Total Miles: 1410 miles (on the road in USA...not including air miles)
Total Cost: Under $600
The ending of trips and the coming home always stirs in me mixed emotions.
I am almost always sad to be leaving wherever I am, but I am also happy to return home and excited to start planning another trip.
Except this time...the new trip I am planning is going to be a 2 year long journey through graduate school that is going to test me in ways I had no wish to be tested in again.
"Ou sonje Kreyol anpil sa ou panse." (translated: you remember more than you think.)
Only going to Haiti for a week was challenging for me in many ways. This was my fifth time visiting Haiti, and to date, my shortest visit. On 2 prior trips, I have had the opportunity to take Kreyol lessons from a Haitian pastor, Pastor Chavannes. And, while I feel that much of my grasp of the language is lost each couple years that I am gone, he (and other my Haitian friends) think that I really do remember more than I think I remember. Which is extremely beneficial!
The last half of my week in Haiti was filled with loads of activities.
Friday, we had clinic in the morning and language lessons in the afternoon. Then some more clinic. Oh, and playing futbol (soccer) with a couple of our Haitian friends, Johnny and Jerry. In the evening, we spent time sitting around outside talking and discussing while eating mangos (Carrie and I enjoyed them the Haitian way...peeling the skins off with our teeth).
Sunday was, of course, church. I love music. And I especially love listening and watching people sing who have the joy of the Lord on their face and are singing at the top of their lungs. And Haitian church always has lots of singing! After church, one of the ladies volunteered to braid Carrie and my hair Haitian style.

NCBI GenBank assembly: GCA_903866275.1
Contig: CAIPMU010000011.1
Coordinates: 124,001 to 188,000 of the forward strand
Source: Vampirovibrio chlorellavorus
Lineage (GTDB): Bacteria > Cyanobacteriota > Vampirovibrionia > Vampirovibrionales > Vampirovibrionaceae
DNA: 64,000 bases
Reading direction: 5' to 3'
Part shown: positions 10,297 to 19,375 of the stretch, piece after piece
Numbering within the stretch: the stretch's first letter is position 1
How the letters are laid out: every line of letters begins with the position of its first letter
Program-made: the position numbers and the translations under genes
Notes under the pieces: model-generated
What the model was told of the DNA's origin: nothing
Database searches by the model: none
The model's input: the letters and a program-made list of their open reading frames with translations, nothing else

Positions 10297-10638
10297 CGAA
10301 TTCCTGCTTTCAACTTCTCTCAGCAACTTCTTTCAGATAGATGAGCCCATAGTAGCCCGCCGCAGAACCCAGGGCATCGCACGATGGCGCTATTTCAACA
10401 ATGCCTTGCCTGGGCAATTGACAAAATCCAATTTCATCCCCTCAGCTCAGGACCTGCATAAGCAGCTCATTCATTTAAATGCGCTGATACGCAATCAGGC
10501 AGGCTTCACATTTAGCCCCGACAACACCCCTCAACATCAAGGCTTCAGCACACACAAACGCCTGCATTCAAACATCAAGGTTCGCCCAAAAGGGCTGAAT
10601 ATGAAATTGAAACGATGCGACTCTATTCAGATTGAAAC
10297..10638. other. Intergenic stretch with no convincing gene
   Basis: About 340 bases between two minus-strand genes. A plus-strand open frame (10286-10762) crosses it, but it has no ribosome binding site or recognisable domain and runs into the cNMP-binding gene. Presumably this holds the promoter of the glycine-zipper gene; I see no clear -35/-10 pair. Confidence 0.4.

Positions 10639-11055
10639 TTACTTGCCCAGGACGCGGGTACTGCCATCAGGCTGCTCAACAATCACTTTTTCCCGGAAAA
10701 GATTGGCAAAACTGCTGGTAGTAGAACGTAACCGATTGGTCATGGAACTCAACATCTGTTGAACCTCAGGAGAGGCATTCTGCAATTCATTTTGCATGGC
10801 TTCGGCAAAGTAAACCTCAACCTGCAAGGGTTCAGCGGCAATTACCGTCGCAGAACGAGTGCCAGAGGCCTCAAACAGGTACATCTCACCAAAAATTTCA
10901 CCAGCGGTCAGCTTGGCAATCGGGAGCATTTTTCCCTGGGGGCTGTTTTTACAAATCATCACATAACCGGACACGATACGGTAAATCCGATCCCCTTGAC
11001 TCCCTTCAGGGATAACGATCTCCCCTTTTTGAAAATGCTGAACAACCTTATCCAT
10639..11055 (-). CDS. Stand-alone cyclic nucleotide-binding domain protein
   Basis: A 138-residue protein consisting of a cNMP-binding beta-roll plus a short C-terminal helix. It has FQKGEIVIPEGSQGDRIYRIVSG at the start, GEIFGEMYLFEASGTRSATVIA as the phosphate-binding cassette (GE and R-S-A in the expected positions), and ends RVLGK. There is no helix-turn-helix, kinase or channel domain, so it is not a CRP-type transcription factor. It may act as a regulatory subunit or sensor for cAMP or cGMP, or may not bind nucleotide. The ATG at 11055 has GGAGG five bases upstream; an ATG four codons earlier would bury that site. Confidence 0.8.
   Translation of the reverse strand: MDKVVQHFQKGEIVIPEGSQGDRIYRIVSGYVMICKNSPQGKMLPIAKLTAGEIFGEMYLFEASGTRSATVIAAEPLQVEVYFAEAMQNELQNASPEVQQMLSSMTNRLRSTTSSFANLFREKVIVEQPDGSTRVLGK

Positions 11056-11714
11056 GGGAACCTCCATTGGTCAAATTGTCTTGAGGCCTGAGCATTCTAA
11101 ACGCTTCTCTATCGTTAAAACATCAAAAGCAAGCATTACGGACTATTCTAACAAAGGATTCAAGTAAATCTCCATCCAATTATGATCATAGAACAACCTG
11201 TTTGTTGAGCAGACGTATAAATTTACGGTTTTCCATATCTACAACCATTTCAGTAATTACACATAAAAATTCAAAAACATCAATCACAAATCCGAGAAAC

Monday went by way too fast! Clinic last all day, with a break halfway through for a Haitian meal of beans and rice, banan peze (one of my favorites!), and grenadine juice. I am not sure how many patients we ended up seeing in the clinic, but it was a full day! We saw multiple babies, lots of patients with amoeba, and some unique assessment-type stuff (including a lady with gross hepato-splenomegaly).
Tuesday was upon me before I could say "Bonjou!" Isaac came and picked me up around 7 am. The storm on Sunday had knocked out our internet connection which made it impossible to know what time I had to be at the airport to catch my plane. We decided to wing it. I enjoyed my last views of Haitian scenery, and once we had reached Cap Haitien, I convinced Isaac to stop for lunch (at 10:15 am).
Good thing I did, too. He and his brother, Prospere, dropped me off at the airport (where I met up with the group I had flown in with...they had only stayed a week too) at 1045. The one day my plane was late in coming to pick us up...we did not board until 2:45pm...and once you're in the airport waiting room, you're not supposed to leave. During my wait, I met several other groups that had been traveling, and I enjoyed hearing about the different missions trips others had gone on (some even shared a handful of chex mix with me to supplement my twizzlers).
The plane ride back was uneventful. I sat next to a family practice doctor who goes to Haiti several times a year in order to give seminars. He and his family live in North Carolina, near Asheville.
Customs took awhile (as usual), but I was so happy to see my friend, Joel, waiting on the other side with Mr. Darcy, I almost cried. It was raining, but Joel drove...and we went to Chipotle for supper.
I drove back Wednesday (an exciting 10 1/2 hour drive that included a stop at a very redneck-looking gift shop (the places I go just to get a bumper sticker). All in all, a great trip, and one that has me prepped to work with the broader range of patients that I will be seeing in Nurse Practitioner School.
I don't know when I will be traveling again, but I will keep you posted on both school and any mini-trips I take!